Two years ago I spent a month working on shifts. I would work from 2200 until approximately 0700-0800 on the next day. As soon as I finished work I went to bed and slept through the morning till lunchtime. Unplugged from my friends and my family it was at this time that I started running with minimalist shoes.

The first few times were painful. I would run for half an hour and my calves ached for a couple of days. After two weeks I finally started getting used to it and felt how my legs were growing stronger. The reason I left after one month of training was that I started to feel intense ache in the balls of my feet. Not wanting to develop plantar fascitis I stopped running for a while and abandoned minimalist running

I never really gave much thought to it anymore. My vibrams remained in the closet under a pile of shoes and months passed before I remembered where they lay. I tried to use them a few times afterwards but I couldn´t see the point of risking an injury when everyone said they were supposed to be good for your health.

It was clear that transition had to be very very slow. It was also clear to me you couldn´t make that transition when starting to train. Starting from a certain leg strength was paramount. Finally if I wanted to succeed I needed to really want to. This meant switching to minimalist shoes once and for all. That´s what this blog is all about.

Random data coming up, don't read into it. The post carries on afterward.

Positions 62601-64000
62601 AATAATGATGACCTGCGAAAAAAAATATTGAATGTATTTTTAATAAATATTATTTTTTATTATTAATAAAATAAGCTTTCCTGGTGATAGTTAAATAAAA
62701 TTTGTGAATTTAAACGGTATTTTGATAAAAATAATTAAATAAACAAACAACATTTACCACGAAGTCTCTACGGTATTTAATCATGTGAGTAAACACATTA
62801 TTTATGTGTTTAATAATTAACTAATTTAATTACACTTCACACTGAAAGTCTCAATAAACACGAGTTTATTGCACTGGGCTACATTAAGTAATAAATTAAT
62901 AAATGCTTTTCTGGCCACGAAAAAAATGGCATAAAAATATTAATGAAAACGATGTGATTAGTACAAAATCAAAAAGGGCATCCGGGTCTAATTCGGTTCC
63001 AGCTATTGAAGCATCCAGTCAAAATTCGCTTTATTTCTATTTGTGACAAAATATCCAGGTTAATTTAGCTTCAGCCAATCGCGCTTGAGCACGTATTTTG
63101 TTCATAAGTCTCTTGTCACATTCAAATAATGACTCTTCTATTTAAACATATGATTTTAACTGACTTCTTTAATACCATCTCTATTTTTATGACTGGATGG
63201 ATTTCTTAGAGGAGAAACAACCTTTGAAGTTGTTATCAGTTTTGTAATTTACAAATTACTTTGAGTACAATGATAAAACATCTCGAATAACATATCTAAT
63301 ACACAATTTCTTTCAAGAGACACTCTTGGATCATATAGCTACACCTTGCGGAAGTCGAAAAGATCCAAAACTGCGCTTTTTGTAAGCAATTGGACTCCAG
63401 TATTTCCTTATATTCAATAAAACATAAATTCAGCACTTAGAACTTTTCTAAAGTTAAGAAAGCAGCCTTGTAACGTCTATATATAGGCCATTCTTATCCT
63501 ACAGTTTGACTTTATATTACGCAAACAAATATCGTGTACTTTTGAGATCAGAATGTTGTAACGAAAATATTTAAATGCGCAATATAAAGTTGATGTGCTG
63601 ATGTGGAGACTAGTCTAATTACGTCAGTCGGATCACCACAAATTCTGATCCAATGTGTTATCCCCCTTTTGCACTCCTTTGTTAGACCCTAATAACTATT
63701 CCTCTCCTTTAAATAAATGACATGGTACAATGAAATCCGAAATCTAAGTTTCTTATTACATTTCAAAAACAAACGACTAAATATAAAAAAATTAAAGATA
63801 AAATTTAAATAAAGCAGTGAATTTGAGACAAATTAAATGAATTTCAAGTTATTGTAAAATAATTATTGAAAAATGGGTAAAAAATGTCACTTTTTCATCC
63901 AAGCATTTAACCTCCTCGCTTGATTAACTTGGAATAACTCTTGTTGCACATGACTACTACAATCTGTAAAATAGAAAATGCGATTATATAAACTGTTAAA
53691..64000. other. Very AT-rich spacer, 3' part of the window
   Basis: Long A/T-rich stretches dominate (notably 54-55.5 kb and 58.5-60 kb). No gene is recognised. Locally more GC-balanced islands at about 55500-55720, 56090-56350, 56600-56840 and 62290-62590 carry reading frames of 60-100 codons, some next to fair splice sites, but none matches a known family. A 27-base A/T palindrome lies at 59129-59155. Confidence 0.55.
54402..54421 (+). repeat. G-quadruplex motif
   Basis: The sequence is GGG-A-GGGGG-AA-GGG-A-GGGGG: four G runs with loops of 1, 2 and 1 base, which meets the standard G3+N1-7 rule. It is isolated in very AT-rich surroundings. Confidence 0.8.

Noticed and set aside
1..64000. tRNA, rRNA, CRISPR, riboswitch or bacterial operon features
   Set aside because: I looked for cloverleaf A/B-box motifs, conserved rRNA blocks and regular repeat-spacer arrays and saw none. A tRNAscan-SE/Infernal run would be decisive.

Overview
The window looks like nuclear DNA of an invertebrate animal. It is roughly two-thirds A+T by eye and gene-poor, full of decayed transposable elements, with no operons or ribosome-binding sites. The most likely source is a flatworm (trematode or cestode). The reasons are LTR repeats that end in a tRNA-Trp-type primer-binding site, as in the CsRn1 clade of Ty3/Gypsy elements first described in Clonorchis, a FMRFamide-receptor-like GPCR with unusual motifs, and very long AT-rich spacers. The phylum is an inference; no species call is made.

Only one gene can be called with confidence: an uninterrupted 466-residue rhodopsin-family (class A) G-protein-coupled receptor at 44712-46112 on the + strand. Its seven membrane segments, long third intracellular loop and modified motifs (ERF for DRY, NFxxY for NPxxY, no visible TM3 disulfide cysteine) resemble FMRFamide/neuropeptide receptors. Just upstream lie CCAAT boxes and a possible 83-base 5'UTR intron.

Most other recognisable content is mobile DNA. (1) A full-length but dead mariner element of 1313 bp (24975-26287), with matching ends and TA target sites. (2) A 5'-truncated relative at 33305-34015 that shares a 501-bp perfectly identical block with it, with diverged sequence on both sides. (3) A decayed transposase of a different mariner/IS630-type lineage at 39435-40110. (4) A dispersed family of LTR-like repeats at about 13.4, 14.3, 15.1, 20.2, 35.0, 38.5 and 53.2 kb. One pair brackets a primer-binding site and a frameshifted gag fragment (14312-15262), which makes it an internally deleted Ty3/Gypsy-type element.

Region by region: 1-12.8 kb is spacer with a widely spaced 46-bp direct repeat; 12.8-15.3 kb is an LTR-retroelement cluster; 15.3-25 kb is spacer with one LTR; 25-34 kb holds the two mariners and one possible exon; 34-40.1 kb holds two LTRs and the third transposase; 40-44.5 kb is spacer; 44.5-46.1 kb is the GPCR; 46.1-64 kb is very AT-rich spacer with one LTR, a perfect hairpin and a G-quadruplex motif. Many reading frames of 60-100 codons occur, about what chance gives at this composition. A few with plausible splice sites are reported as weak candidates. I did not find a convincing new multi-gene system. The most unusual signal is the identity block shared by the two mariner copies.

Day 1: HIIT with vibram five fingers KSO TREK

For a couple of years now I ve been trying to switch to minimalist running shoes. Sometimes my training ended up in injuries, sometimes it just got uncomfortable and I quit.

Enough of that though. I have spent the last few months training hard to achieve a better running condition using conventional asics shoes. My legs are strengthened and I am positive this time I will succeed switching to minimal shoes.

These are my vibram fivefingers treksport. The only reason I chose this model was its slightly thicker sole designed for running in non paved roads.


I decided to start interval training with the result of swapping my 45 minute to 1 hour runs with 25 minute trainings consisting of a 10 minute warm up run, 4 minute HIIT and another ten minutes of cool down run. Since the routine is much shorter I expected it to be softer on my calves and so it was.

Today I was careful not to push myself too hard as it was my first day but I didn’t need to. As many of you will know by now minimalist shoes equal calf loading and eventually calf pain. During the first ten minutes I focused on proper running technique: landing softly, absorbing impact with my muscles, shorter strides etc… This worked out OK.

Surprisingly enough the HIIT (high intensity interval training) consisting of 8×20 second sprints with 10 second rests in between, which I thought would be the most demanding part for my feet was actually not hard at all. During sprints the foot naturally lands on the ball thus being the perfect training for using minimal shoes.

Lastly during the 10 minute cool down run I started feeling the familiar calf pain associated to these shoes. I was careful to stretch properly and though I still feel some soreness I consider this first day of training as successful. Let s hope tomorrow will be even better.